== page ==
Chrissy Teigen — model, cookbook author and arbiter of Twitter troll justice — can always be counted upon to be truthful and genuine in spite of her celebrity status. It’s part of her irrefutable charm, and makes her seem relatable to every woman, despite the fact that she’s famous and married to singer-songwriter John Legend (and living a decidedly non-relatable lifestyle).
Recently, Teigen penned an essay for Glamour about her private struggle with postpartum depression following the birth of her baby daughter, Luna. For those who are familiar with Teigen, the essay was a surprising departure from her searingly funny Twitter feed and happy-go-lucky Instagram account.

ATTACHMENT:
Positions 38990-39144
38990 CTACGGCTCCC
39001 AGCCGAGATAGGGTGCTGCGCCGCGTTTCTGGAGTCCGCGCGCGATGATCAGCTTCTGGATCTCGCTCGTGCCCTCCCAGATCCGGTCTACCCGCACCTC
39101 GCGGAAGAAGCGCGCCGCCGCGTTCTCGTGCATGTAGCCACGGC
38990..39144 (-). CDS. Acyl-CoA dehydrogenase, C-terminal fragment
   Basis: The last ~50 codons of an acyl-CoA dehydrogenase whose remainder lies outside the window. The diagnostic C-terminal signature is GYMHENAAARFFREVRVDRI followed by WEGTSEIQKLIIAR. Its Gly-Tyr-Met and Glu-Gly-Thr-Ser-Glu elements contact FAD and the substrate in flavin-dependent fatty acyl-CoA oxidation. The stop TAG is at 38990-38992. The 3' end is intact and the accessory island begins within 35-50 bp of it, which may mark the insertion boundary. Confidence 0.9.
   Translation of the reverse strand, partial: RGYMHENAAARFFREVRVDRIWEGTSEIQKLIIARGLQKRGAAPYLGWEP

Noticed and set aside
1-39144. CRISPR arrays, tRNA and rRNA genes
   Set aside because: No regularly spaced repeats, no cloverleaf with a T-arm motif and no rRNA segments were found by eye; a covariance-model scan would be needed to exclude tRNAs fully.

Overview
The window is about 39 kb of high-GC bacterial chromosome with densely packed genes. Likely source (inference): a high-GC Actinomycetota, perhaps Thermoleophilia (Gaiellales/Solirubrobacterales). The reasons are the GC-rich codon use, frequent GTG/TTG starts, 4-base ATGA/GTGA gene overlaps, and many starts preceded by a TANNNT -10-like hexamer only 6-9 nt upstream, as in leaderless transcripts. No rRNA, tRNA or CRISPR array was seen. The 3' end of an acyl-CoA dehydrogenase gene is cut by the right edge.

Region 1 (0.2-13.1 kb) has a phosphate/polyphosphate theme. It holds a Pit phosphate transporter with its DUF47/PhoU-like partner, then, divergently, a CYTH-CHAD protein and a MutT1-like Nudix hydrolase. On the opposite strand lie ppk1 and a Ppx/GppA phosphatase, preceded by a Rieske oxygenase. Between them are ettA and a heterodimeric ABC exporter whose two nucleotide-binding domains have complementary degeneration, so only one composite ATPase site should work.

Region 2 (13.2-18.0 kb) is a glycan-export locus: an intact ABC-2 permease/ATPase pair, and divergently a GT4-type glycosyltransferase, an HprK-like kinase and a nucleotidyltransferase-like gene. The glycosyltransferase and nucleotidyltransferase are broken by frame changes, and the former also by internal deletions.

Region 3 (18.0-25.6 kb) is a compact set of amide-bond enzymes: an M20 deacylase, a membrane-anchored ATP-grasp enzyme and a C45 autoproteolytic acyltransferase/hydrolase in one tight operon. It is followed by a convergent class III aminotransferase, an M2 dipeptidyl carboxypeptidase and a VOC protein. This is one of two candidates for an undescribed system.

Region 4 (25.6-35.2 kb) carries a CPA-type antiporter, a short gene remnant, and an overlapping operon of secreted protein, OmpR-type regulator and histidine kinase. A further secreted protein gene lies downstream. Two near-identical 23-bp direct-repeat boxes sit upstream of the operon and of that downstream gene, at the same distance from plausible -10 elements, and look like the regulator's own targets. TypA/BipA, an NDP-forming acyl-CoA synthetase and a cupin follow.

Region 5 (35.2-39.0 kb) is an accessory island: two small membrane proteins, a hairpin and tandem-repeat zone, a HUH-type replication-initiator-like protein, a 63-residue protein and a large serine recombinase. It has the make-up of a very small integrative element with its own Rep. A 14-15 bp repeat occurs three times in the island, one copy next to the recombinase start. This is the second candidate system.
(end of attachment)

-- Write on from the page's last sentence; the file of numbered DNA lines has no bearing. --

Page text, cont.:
In the essay, Teigen admits that she has an extremely fortunate life — but that postpartum depression is in indiscriminate force, and it can effect anyone.
Teigen discusses how lucky she is to have her husband, John, and how she realizes their relationship is mushy as hell.
Let me start here: To a lot of you, I think, I seem like the happiest person on the planet. I have an incredible husband—John and I have been together for over 10 years. He has seen my successes and failures; I’ve seen his. He has seen me at my worst, but I will say I don’t think I have ever seen him at his. He’s exactly as compassionate, patient, loving, and understanding as he seems. And I hate it. OK, I don’t hate it. But it can certainly drive you nuts sometimes when you’re as cynical as I am. If I weren’t me, I would politely excuse myself to make the most epic eye roll of all time if a woman talked to me about her significant other the way I just did to you.
Although Teigen says everything in her life seemed perfect, her inner life was filled with unhappiness for reasons that were utterly mysterious, until she visited her doctor.